“The children cry, the work never ends,” I wrote in a lyric about her. “Who’ll hold her hand in the sunken lands?”

We’ve had several benefit concerts in Jonesboro to raise money for the restoration of the site (the house is open for visitors, the rooms looking just like they did in the thirties). The most poignant concert was the one where my dad’s longtime bass player, Marshall Grant, came down to join us.

Marshall was like a second father to me, and knew all the stories about the early years of my dad’s career, good and bad. He played at the rehearsal, but that night he had an aneurysm that led to his death. I wrote in a song how he worked to the last, like the dedicated musician he was:

“As the daylight fades away, / I’ll make one last rehearsal with one foot in the grave.” Hard work was part of his heritage too.

Florence, Alabama

Originally I went to Florence for sewing lessons. My friend Natalie Chanin lives there and started a business making beautiful clothes, all hand-sewn by local women. It meant a lot to Natalie to bring jobs to her community.

I was in her studio, struggling to pull a thread through some fabric when she said, “You have to learn to love the thread.” I know she meant it as practical advice, but it seemed an apt metaphor for the thread of life, one that came to be part of a song lyric.

Natalie took John and me a little ways outside town to see a wall a man named Tom Hendrix has been building for 25 years. By now it stretches over a mile long and is made up of stones from all 50 states and some 127 countries.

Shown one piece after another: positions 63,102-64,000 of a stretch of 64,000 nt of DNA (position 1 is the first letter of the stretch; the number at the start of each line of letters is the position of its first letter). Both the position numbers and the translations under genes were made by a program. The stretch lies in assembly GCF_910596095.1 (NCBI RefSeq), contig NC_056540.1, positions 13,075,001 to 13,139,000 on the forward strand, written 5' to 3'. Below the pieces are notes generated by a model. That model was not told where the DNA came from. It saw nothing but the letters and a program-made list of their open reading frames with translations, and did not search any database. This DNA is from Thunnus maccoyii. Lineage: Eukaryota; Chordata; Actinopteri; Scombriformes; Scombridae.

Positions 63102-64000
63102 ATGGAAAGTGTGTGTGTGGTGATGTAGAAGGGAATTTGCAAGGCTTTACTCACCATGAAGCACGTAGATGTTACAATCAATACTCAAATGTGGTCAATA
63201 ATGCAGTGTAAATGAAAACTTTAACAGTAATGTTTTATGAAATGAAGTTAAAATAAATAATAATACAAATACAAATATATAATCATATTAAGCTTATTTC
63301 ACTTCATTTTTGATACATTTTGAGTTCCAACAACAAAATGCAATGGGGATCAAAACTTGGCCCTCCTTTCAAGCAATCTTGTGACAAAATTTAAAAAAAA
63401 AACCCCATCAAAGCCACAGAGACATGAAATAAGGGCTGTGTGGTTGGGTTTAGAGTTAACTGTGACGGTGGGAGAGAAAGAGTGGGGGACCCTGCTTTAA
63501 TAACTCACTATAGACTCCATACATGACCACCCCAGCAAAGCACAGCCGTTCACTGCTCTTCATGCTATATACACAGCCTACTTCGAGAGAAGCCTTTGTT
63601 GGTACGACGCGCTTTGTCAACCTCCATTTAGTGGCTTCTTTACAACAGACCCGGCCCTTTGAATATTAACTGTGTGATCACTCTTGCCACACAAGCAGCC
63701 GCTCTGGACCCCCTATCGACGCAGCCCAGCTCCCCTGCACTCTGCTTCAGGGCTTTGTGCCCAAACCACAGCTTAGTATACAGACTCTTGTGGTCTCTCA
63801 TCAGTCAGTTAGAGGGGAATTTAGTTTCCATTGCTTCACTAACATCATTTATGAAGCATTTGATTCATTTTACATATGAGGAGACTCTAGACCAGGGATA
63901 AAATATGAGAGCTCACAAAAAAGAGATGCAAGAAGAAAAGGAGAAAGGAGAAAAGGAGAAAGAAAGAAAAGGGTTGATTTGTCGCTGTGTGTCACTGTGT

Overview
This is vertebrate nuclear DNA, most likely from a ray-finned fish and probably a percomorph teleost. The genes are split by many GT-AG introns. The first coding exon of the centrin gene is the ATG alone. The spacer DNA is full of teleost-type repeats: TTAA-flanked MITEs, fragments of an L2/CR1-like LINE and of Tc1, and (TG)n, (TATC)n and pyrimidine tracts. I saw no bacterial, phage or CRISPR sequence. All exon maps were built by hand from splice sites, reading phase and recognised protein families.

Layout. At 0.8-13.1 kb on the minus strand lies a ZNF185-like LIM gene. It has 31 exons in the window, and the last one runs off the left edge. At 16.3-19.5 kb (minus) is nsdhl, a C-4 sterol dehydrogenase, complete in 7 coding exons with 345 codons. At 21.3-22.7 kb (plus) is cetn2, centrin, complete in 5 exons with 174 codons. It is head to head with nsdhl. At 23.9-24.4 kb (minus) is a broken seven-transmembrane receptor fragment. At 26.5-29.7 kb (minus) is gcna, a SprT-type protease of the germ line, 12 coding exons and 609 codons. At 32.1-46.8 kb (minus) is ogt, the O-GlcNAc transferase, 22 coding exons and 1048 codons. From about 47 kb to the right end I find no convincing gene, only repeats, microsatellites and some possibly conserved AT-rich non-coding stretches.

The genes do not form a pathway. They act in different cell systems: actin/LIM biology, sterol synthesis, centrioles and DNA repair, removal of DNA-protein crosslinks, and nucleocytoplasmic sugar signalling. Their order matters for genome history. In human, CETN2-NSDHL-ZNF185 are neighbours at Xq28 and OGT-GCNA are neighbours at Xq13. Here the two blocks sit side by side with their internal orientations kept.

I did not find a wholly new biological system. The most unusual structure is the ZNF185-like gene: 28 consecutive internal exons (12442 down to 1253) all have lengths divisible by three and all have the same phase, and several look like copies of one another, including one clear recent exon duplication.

Tom was there when we dropped by. He explained that he was building the wall as a memorial to his great-great-grandmother, Te-lah-nay. A Yuchi Indian, she had been driven from her home along the Tennessee River and forced to walk the infamous Trail of Tears to Oklahoma.

She couldn’t bear life on the reservation. She longed for her beloved river, whose flowing waters sounded like a woman singing. After one winter in Oklahoma, Te-lah-nay began the long trek home. It took her five years to get back to the Singing River, as her people called it, and Tom is determined to lay one stone in the wall for each step she took.

The wall is on several lists of sacred places in Alabama, he says, and no wonder. At one end, there’s this little prayer circle. I sat down on a bench in the middle, rested my hands on the weathered stone and closed my eyes to meditate. Wow, it was powerful. I felt so small and yet at the same time so connected to something much bigger than me.